The UMMA presented a documentary about a Disney animator titled “Floyd Norman: An Animated Life.” From the film, the viewers got to know Floyd Norman and his journey with Walt Disney Animation Studios, beginning with his first rejection to being employed to his later rejection. Keep reading to see what I mean.
He seems like a goofy guy, carefree and creative (as reflected by his attire: a black fedora and round glasses), and extremely passionate about his role as a writer, animator, and comic artist. From the documentary, I was hoping to get some insight as to how to find a career that is as fulfilling as animation is for Floyd Norman, but alas, there was no obvious method, no algorithm, no secret that guaranteed this. Norman shared that he applied to the job at Disney and was rejected. Disney said “go get an education.”
So he went to college. Three years into college, he got a call from Disney, and he was asked, “Do you still want a job? If you do then come to the office at 8am on Monday.” And on Monday he went…and since then still works for Disney. I guess what I learned from this is that getting an education is the most important element to pursuing anything. It’s a platform for everything you might want to do…especially at a school like Michigan that allows for extensive opportunities in various fields. Norman went to college to follow the protocol enforced by his dream job. While in college, he could have continued pursuing what was expected in order to achieve that Disney goal. He could have given up the Disney idea. He could have found a path leading to a future he liked better. This is one purpose of education: verification and exploration and verification. You read that correctly. It took his first rejection to verify that he truly wanted to employment with Disney because he committed to the the crooked, unplanned pathway they assigned to him. What are you willing to do to achieve your dream future? While you have an outline to your goal, you can explore along your way. For example, you may take the credentials for a career in medicine and then realize that you want go into fashion. It’s your life. Do whatever you want. So what if you change your mind. See is as: now you’ve harvested a new skill in knowing science. Knowledge, of any domain, is power…in more ways than one. More importantly, you’ll never wonder what if…you’re purpose will be supported not only by interests, but likewise by the disinterests. I think the latter statement is extremely underrated. Knowing what you don’t like is crucial to narrowing down what you do like. Otherwise, you could be missing a world of interests you overlooked. Exploration does not necessarily indicate a change in goal. It coincides with verification. When you explore, you verify that you want to follow the path you’ve chosen or you verify that you want to change it. This self knowledge gives power to your decisions. Knowledge is power…in more ways than one.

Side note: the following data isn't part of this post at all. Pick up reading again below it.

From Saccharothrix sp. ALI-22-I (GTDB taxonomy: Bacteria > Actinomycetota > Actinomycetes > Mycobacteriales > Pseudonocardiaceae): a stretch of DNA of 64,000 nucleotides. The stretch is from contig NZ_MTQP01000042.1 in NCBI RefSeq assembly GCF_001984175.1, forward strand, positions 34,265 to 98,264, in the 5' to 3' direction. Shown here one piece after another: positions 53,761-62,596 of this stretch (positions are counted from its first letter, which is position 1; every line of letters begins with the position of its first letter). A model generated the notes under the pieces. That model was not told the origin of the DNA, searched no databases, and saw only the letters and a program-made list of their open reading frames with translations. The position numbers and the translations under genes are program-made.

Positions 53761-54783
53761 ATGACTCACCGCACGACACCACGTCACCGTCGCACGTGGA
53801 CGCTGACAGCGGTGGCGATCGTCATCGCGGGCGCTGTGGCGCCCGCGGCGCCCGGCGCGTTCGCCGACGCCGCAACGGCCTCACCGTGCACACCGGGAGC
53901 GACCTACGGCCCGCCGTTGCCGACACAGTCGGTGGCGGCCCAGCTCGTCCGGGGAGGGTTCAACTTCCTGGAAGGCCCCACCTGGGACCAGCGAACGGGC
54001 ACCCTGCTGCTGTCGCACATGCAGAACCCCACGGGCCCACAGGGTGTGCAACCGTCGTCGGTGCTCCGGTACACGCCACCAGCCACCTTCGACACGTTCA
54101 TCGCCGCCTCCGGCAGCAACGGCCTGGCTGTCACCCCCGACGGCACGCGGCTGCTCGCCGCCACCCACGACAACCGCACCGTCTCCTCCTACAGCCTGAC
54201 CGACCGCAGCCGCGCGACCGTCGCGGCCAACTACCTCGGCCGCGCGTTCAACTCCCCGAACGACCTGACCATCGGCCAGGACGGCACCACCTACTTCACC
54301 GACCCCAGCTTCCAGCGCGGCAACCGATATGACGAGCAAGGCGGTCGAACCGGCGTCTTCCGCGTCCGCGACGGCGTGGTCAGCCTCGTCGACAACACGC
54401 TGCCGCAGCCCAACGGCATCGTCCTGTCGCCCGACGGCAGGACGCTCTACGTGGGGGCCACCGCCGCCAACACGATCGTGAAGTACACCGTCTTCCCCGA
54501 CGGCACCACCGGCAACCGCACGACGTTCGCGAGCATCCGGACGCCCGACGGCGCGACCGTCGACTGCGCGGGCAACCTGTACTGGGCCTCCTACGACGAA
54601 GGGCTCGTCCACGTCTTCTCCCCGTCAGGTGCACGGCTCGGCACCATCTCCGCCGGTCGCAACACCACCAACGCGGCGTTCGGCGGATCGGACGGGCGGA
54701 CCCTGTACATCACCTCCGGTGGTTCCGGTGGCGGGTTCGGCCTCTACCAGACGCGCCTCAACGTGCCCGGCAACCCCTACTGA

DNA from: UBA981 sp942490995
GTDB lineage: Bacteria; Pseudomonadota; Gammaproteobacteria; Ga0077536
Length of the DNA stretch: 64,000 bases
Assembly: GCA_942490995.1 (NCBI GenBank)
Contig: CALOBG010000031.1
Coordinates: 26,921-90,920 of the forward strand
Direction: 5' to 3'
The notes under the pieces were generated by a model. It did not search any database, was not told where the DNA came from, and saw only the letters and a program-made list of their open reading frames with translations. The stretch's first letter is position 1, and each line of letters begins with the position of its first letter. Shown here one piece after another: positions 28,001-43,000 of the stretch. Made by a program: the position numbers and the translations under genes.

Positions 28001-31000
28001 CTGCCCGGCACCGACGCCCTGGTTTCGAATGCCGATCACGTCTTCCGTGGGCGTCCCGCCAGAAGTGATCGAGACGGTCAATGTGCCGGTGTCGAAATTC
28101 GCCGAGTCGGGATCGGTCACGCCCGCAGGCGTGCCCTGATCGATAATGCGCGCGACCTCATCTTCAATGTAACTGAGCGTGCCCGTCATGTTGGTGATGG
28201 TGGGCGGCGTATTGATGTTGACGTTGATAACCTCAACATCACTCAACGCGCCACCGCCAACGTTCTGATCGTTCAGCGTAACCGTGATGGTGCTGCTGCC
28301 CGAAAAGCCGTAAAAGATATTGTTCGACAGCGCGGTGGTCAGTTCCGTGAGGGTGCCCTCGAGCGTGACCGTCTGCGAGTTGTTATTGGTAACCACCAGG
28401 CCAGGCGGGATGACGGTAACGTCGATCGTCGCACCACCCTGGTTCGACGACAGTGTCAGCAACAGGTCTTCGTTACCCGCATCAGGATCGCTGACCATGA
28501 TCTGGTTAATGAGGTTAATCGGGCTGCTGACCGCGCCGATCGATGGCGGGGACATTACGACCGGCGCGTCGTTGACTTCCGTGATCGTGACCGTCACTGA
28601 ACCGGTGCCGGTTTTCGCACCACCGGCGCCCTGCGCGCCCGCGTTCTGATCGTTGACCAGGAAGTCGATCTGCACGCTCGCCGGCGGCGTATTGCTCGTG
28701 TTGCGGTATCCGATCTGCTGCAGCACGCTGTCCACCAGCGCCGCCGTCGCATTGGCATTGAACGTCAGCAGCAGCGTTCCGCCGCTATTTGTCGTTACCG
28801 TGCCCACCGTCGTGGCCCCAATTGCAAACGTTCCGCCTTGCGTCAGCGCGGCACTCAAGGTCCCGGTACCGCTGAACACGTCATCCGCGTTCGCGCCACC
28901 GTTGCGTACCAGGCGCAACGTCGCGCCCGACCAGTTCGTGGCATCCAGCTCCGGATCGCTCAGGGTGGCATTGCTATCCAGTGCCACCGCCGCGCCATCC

The documentary ended and the lights came on. I was going to the UMMA to watch a movie and it was over. Ready to leave, I turned towards the exit when my companion stopped me and gestured to look toward the front of the small auditorium. A man in a black fedora and round glasses walked down the side aisle to the stage under the screen. Floyd Norman, here at Michigan. He stayed for a Q&A session. One point I want to reiterate is his philosophy on growing old. He’s 80 years-old and he says he can’t wait for 90. What an admirable perspective on aging. And the most inspiring part of this UMMA excursion was learning that he was asked to leave work because he was too old.
He was furious. So Norman found a way to continue “working.” Most people look forward to their retirement starting as early as…well, now. In college. People are thrilled to stop working. Not Floyd Norman. He found a job that never asked him to work a day in his life. How do you do that?
So, I don’t know the secret. Is it rejection? Exploration and verification? Unless you have the secret…